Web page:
The folk singer Joni Mitchell put it well - “don’t it always seem to go that you don’t know what you’re got till it’s gone.”
I am thinking here of the precious resource of our public libraries, which have suffered through a 40% cut in local government funding over this Parliament.
Over 300 libraries have been closed in the past five years and another 400 are now run by volunteers while 6,000 jobs have been axed. One third of libraries have reduced opening hours and a further third have introduced charges for previously free services, especially internet use.
One factor is lower demand thanks to the internet revolution. It used to be that those of us who couldn’t afford encyclopaedias would visit the library reference room. Nowadays many just fire up their tablets for results in seconds.
But we should not exaggerate the impact of the internet. Public libraries are still highly respected and used.
Recent figures show that 306 million visits are made each year to libraries, and that 70% of 5-15 year-olds have used a library in the past year. Over two thirds of people say that libraries are essential or very important to their community.
An independent report suggests that libraries catch up with modern times by installing wi-fi - one third of all libraries lack this now basic service - as well as coffee facilities and sofas. The report could, however, simply gather dust on the book shelf unless the government commits to funding our libraries and creating a connected network that would then boost their use.
In these circumstances, it is necessary to restate why we need libraries. They can be quiet places for studying. Not every child or indeed adult has the space at home for a desk or can afford a computer. One in five families lack internet access at home. Many cannot afford to buy all the books they need for either leisure or for their studies. Unemployed people can also use libraries to find job information.
Many older people don’t have or find it easy to use personal computers and yet find that more and more services require them to pay or engage online.
Computers in libraries are vital to bridging the digital divide. My sister is a librarian and spends much time acting as an advice worker and IT consultant. She is delighted to help people but if the library goes, then what?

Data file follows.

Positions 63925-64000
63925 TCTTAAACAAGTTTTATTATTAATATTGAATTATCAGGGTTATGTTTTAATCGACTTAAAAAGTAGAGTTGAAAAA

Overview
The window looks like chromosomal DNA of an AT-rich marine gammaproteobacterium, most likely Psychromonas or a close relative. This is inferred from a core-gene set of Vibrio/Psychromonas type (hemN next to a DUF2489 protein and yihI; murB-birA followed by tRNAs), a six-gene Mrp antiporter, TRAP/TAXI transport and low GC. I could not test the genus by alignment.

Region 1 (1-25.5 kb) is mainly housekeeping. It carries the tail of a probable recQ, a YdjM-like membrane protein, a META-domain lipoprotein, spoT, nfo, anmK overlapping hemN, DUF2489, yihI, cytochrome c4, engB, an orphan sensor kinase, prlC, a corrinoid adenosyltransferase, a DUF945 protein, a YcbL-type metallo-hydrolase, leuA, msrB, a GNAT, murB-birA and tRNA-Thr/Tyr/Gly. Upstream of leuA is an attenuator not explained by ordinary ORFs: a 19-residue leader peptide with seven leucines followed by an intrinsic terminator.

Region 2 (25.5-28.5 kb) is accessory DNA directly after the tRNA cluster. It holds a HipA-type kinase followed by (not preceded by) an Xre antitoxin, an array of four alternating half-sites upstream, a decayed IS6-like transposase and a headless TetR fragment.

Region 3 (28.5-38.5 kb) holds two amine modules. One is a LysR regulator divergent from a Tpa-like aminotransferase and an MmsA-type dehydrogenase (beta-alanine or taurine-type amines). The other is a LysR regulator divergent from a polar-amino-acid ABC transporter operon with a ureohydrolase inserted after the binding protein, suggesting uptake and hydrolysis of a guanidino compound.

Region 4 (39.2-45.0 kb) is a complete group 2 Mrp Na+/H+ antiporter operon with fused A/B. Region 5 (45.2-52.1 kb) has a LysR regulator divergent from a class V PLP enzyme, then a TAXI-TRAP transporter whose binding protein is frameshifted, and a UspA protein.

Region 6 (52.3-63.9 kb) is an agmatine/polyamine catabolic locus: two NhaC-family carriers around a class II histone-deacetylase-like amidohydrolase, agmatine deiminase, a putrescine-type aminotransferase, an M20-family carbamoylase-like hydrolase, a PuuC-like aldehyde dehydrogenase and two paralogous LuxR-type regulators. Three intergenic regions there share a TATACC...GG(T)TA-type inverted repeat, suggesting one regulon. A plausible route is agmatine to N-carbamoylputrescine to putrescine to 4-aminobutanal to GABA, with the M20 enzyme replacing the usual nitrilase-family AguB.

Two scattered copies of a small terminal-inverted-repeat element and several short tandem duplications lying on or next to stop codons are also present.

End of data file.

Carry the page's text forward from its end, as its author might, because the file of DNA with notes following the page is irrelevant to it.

The labour movement has long valued the role of public libraries in allowing working people without private resources to broaden their minds and educate themselves.
Mechanics Institutes nationwide provided poor working people with their first chance to access the world of the written word. Many miners’ welfares also have reading rooms. The banner of the Murton Miners is emblazoned with the immortal words, Knowledge is Power.
Local libraries are not only vital repositories of knowledge, but are also central to our communities and where social events for young and old can take place.
The great philanthropist and founder of many libraries, Andrew Carnegie rightly commented that “a library outranks any other one thing a community can do to benefit its people. It is a never failing spring in the desert.” But the spring of knowledge and community is shrivelling.
The fate of our public libraries is a microcosm of the choice facing the country in May. The Conservatives, who are often bad at conserving the community assets that make us culturally rich, always seem to know the price of everything but the value of nothing. Labour has accepted the need to tackle the deficit but in a way that doesn’t bring the house down.
The Conservatives have veered to the right in not only seeking to eliminate the deficit but also to slash the public sector for ideological reasons and giving tax cuts to wealthier people.
The Tories often bang on about Victorian values and seem happy to take the country back to those times. You just have to wonder if they are happy to do so to restore what they see as the natural order of things.
Dave Anderson is the Labour MP for Blaydon.